James Paton and the Preeminent Duty of Parents

| January 25, 2018

Parenting is difficult under the best of circumstances. To raise children in the “discipline and instruction of the Lord” (Ephesians 6:4) is the calling and desire of every Christian who is entrusted with little ones. Often, the task can seem overwhelming. Even seeking counsel from the many helpful resources available to Christian parents today can be daunting and leave moms and dads feeling inadequate and uncertain about how best to shepherd their children into adulthood.

In and through all of the biblical principles and wise strategies that parents can and should employ, there is one overarching responsibility and opportunity that can easily be overlooked and not given its proper place of importance. I would summarize that preeminent parental duty this way: Be a real Christian and act like it.

Actually, that is the counsel I give repeatedly to believers no matter what the challenge or responsibility being faced. A serious heeding of the call to follow Christ must undergird everything else a believer does. What this means for Christian moms and dads is that before they are parents, they are disciples of Jesus.

Parents who are more devoted to Jesus Christ than to their kids leave a powerful imprint on their children. Such a parent leaves a spiritual legacy to his children that says, “Knowing and loving Jesus Christ is more valuable than anything else in the world.”

That is the legacy that James Paton, “a stocking manufacturer in a small way,” gave to his son, John Gibson Paton in nineteenth century Scotland. And God used that legacy to make John G. Paton a great missionary of Jesus Christ.

The younger Paton left his homeland in 1858 to become a missionary to the New Hebrides Islands—what is now Vanuatu. Cannibals lived on those islands and two previous missionaries had been eaten by them. When John announced to his church his intentions of taking the gospel there one of the elders, Mr. Dickinson responded, “The cannibals! You will be eaten by cannibals!” To this Paton responded:

Mr. Dickson, you are advanced in years now, and your own prospect is soon to be laid in the grave, there to be eaten by worms; I confess to you, that if I can but live and die serving and honoring the Lord Jesus, it will make no difference to me whether I am eaten by Cannibals or by worms; and in the Great Day my Resurrection body will rise as fair as yours in the likeness of our risen Redeemer (Autobiography of John G. Paton, 56).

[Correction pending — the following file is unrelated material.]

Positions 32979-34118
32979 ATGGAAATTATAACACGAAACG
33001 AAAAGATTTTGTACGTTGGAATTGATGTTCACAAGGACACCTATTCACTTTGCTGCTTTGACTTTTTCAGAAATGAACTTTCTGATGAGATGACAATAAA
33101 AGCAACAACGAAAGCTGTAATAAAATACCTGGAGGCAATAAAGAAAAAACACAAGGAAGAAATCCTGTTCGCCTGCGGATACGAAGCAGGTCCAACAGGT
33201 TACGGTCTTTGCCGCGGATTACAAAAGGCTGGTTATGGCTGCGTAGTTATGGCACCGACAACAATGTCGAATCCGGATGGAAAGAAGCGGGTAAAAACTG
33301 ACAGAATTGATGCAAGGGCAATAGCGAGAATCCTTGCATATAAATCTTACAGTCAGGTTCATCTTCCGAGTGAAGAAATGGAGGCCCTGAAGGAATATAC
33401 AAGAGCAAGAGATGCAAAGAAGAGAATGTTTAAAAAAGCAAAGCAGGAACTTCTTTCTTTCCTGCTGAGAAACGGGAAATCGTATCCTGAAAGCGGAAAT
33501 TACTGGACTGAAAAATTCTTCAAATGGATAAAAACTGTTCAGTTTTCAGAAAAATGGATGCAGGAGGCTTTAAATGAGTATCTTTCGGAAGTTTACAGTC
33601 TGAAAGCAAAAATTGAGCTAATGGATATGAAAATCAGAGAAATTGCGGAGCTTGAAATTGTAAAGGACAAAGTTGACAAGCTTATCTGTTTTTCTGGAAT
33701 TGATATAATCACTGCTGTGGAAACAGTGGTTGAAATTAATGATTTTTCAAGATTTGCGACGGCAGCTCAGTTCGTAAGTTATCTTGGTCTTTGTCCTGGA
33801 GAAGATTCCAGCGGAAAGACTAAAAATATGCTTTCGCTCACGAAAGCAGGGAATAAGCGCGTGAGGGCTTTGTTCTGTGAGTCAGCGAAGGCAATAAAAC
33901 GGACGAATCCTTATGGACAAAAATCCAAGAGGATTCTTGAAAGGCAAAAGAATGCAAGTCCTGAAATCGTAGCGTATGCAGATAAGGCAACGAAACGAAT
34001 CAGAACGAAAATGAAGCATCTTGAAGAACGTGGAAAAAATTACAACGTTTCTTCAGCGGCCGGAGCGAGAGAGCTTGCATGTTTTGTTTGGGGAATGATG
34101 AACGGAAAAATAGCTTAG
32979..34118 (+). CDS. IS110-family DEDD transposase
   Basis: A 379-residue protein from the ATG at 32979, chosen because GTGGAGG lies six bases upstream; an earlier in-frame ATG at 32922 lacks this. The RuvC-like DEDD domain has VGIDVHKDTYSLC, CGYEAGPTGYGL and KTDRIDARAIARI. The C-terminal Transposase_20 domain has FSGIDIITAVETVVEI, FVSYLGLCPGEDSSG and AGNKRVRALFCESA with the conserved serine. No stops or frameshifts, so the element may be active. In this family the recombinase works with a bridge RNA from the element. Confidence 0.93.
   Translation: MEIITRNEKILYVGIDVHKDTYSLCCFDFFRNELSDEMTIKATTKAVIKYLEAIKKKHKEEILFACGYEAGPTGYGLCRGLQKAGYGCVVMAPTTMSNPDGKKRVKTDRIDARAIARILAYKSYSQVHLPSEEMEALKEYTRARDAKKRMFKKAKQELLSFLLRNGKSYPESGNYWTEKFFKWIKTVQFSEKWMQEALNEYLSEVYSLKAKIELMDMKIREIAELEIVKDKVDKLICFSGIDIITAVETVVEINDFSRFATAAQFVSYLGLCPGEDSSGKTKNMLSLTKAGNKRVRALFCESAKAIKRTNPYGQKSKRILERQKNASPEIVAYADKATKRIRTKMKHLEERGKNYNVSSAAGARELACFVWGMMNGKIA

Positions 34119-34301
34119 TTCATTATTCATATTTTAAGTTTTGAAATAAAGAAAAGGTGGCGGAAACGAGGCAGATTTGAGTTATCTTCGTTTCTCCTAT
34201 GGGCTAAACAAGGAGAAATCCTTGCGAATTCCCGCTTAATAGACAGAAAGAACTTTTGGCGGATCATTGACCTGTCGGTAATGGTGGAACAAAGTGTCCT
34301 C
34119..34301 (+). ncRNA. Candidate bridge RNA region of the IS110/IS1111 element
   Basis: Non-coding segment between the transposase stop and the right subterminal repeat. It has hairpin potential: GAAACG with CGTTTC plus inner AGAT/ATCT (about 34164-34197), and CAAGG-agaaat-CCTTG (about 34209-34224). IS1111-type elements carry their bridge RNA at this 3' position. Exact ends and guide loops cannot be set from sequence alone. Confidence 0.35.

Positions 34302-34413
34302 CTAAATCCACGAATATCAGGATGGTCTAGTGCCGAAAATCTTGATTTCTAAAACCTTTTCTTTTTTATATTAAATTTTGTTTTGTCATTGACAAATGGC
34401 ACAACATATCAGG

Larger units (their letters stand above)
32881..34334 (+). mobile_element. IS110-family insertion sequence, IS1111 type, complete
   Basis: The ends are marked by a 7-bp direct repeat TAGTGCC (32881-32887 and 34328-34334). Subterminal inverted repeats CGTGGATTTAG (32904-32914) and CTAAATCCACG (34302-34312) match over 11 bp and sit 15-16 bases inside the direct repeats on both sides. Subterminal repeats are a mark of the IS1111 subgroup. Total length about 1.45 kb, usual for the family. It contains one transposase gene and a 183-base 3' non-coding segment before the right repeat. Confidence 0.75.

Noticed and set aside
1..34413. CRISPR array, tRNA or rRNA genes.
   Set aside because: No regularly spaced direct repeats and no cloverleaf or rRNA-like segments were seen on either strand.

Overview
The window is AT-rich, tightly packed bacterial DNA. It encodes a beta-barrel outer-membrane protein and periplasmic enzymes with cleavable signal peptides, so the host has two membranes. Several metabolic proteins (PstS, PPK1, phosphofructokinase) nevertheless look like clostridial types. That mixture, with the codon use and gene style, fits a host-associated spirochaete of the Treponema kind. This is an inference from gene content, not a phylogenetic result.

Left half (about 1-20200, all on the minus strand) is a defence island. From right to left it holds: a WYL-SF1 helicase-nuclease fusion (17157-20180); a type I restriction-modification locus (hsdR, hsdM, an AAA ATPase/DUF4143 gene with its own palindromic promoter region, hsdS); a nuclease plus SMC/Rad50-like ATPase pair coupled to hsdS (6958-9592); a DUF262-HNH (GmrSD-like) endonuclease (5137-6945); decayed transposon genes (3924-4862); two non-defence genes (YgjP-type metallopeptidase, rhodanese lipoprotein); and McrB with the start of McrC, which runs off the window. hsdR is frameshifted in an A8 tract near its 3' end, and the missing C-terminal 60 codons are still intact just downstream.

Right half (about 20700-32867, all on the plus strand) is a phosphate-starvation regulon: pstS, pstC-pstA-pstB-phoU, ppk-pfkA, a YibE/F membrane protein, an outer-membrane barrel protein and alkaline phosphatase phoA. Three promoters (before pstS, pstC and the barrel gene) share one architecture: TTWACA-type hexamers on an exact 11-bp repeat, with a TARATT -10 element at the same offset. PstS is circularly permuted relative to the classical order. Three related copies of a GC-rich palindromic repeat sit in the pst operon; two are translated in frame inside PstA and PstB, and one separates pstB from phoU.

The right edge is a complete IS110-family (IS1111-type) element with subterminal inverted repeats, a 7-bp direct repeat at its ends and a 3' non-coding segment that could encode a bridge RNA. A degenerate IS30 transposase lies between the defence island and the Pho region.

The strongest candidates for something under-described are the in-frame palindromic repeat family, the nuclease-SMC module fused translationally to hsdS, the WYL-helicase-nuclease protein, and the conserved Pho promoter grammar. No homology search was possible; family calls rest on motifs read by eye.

Three months of arriving on the island of Tanna, his wife delivered their firstborn child. Within two more months both mother and son were dead. Speaking of his wife, he wrote,

I felt her loss beyond all conception or description, in that dark land. It was very difficult to be resigned, left alone, and in sorrowful circumstances; but feeling immovably assured that my God and father was too wise and loving to err in anything that he does or permits, I looked up to the Lord for help, and struggled on in His work (Autobiography, 85).

After four years he was run off the island by the cannibals. But he later returned to another island, called Aniwa. And despite hardships, threats to life and untold miseries, after fifteen years, Paton saw the entire island of Aniwa turn to Christ. Years later he wrote, “I claimed Aniwa for Jesus, and by the grace of God Aniwa now worships at the Savior’s feet” (Autobiography, 312).

Where did John Paton come from? How did God mold this kind of tender tenacity that would risk all for the sake of getting the Gospel to the cannibals of the New Hebrides? Paton himself reveals the roots of his useful life when he writes about the lasting influence of his father. His dad loved the church and determined to use every Lord’s Day for the greatest spiritual benefit of his family. Their local church did not teach sound doctrine so they walked four miles to an orthodox church every Sunday. In forty years his father only missed worship three times: once for a a snow storm; once for an ice storm, and once because of an outbreak of cholera.

Every morning and evening his father would lead the family in worship at home. His dad had a small closet where he would go to pray, usually after every meal. John Paton never got over the impact of his father’s prayers. Years later he wrote,